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dilluns, 5 de desembre de 2016

'Matar a un ruiseñor' retirado de las escuelas por lenguaje racista


THE GUARDIAN.- To Kill a Mockingbird and The Adventures of Huckleberry Finn have been suspended from the curriculum in some Virginia schools, after a parent complained about the use of racial slurs.

Harper Lee and Mark Twain’s literary classics were removed from classrooms in Accomack County, in Virginia after a formal complaint was made by the mother of a biracial teenager. At the centre of the complaint was the use of the N-word, which appears frequently in both titles.

The woman who made the complaint said her son struggled to read the racist language, telling the Accomack County public schools board: “There’s so much racial slurs and defensive wording in there that you can’t get past that.” The challenge also appears to be motivated by the current political landscape in the US, as the mother told the board: “Right now, we are a nation divided as it is.”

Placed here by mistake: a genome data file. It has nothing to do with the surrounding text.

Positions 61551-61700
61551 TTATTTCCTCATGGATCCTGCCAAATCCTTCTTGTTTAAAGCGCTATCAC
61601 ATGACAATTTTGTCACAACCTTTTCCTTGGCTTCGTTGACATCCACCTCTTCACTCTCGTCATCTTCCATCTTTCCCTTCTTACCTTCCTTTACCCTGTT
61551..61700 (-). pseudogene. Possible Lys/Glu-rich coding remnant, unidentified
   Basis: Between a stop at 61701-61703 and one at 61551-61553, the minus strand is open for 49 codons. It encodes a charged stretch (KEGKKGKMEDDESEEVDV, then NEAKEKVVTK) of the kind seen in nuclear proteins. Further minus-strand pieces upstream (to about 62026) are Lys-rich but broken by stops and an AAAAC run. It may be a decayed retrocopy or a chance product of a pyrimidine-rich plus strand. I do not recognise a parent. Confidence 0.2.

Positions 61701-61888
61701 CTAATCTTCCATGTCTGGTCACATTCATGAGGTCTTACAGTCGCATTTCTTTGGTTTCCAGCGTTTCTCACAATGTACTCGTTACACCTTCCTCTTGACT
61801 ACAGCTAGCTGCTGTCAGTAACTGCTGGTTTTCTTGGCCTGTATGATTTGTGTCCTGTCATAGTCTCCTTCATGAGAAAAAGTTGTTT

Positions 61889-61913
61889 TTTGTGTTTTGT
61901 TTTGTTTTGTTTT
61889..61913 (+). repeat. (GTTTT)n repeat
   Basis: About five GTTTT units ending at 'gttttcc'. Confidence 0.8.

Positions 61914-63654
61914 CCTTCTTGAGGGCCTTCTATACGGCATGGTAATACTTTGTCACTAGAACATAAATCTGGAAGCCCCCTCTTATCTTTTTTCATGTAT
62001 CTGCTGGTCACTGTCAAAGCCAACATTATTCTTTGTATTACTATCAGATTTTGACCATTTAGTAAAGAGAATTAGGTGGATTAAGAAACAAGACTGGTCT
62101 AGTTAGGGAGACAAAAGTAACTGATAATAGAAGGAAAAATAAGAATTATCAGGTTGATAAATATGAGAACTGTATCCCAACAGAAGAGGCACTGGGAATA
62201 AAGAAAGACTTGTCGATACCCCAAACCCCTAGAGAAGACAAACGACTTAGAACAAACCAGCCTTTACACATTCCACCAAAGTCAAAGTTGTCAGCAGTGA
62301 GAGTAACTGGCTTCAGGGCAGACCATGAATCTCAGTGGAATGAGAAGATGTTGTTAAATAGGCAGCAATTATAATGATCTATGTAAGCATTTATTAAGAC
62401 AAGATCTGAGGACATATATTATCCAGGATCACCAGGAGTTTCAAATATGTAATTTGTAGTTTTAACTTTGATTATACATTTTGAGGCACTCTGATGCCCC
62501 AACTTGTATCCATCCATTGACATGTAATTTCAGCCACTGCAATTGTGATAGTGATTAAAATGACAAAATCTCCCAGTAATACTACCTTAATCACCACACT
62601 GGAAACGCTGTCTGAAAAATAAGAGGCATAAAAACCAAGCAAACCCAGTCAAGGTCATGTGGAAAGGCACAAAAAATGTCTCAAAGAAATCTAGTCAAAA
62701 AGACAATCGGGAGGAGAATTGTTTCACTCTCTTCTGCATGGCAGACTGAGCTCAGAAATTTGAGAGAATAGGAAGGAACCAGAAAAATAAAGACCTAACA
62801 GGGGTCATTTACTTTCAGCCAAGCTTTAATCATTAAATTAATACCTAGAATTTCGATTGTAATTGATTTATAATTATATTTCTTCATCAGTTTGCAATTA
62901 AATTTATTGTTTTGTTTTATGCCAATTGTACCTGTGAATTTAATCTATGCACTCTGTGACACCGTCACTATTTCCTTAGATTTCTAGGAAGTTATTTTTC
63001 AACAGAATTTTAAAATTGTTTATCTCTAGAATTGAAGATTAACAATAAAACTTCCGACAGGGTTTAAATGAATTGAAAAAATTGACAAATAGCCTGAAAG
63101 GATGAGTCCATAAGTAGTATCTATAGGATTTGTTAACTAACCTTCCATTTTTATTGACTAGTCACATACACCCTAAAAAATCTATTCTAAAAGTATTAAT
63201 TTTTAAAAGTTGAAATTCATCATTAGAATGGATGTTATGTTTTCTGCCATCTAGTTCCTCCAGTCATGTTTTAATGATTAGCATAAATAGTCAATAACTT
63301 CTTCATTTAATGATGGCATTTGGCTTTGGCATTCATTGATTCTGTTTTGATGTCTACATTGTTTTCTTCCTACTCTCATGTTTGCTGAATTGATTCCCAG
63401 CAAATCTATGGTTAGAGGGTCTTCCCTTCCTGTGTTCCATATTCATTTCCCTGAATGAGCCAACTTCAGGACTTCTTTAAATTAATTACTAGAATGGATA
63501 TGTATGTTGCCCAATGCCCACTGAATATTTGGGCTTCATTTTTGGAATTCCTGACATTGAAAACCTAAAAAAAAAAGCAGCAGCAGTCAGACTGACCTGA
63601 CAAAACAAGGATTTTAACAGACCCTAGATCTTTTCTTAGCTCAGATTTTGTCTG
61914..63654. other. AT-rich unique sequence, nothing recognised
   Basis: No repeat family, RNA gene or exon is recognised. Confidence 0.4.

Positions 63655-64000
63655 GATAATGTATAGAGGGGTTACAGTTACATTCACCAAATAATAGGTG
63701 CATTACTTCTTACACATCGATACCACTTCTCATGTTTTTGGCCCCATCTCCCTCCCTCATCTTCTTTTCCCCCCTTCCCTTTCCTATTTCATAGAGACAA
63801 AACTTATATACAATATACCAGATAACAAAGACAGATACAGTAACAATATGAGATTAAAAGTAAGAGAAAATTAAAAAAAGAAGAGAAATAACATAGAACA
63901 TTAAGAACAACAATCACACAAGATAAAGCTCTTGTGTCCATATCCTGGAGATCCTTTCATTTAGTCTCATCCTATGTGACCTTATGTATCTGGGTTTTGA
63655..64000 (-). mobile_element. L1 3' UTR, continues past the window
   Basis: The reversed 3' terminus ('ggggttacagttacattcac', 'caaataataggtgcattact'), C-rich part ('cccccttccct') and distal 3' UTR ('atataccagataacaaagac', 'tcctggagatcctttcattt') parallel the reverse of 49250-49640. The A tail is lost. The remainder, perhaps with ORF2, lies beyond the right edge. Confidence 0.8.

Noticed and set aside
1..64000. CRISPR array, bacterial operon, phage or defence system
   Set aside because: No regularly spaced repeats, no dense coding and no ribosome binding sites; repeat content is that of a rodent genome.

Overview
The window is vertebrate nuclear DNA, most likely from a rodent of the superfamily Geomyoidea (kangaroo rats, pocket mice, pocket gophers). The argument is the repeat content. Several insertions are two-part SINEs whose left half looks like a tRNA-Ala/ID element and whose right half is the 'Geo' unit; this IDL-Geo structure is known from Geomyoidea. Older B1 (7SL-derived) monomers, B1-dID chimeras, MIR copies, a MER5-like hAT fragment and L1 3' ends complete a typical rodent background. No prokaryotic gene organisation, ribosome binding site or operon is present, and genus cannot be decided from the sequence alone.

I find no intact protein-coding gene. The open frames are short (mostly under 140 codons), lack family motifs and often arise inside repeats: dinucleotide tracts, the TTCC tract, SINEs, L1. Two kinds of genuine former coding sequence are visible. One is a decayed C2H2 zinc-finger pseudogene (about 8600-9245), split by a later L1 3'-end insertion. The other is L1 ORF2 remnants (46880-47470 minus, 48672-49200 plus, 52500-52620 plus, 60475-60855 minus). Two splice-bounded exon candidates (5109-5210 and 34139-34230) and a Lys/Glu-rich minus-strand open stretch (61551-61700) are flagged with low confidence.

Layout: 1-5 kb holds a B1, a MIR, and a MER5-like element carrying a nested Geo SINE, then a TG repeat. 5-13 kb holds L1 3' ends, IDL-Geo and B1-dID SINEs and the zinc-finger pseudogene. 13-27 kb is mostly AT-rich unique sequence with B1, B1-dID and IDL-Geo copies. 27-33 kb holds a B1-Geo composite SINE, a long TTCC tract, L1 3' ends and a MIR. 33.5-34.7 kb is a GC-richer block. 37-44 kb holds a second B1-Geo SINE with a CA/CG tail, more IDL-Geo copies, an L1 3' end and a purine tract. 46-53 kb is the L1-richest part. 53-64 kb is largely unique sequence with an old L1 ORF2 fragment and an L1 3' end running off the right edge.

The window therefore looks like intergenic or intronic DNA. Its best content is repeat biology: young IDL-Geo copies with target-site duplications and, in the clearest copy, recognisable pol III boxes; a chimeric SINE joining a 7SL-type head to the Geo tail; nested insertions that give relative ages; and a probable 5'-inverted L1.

As a committee has yet to discuss the future of the books, a permanent ban has not yet been placed on the two books. However, they have already been removed from classrooms in the district, a move the National Coalition Against Censorship described as “particularly egregious”. The NCAC slammed the action in a post on its Kids Right To Read website, writing: “By avoiding discussion of controversial issues such as racism, schools do a great disservice to their students.”
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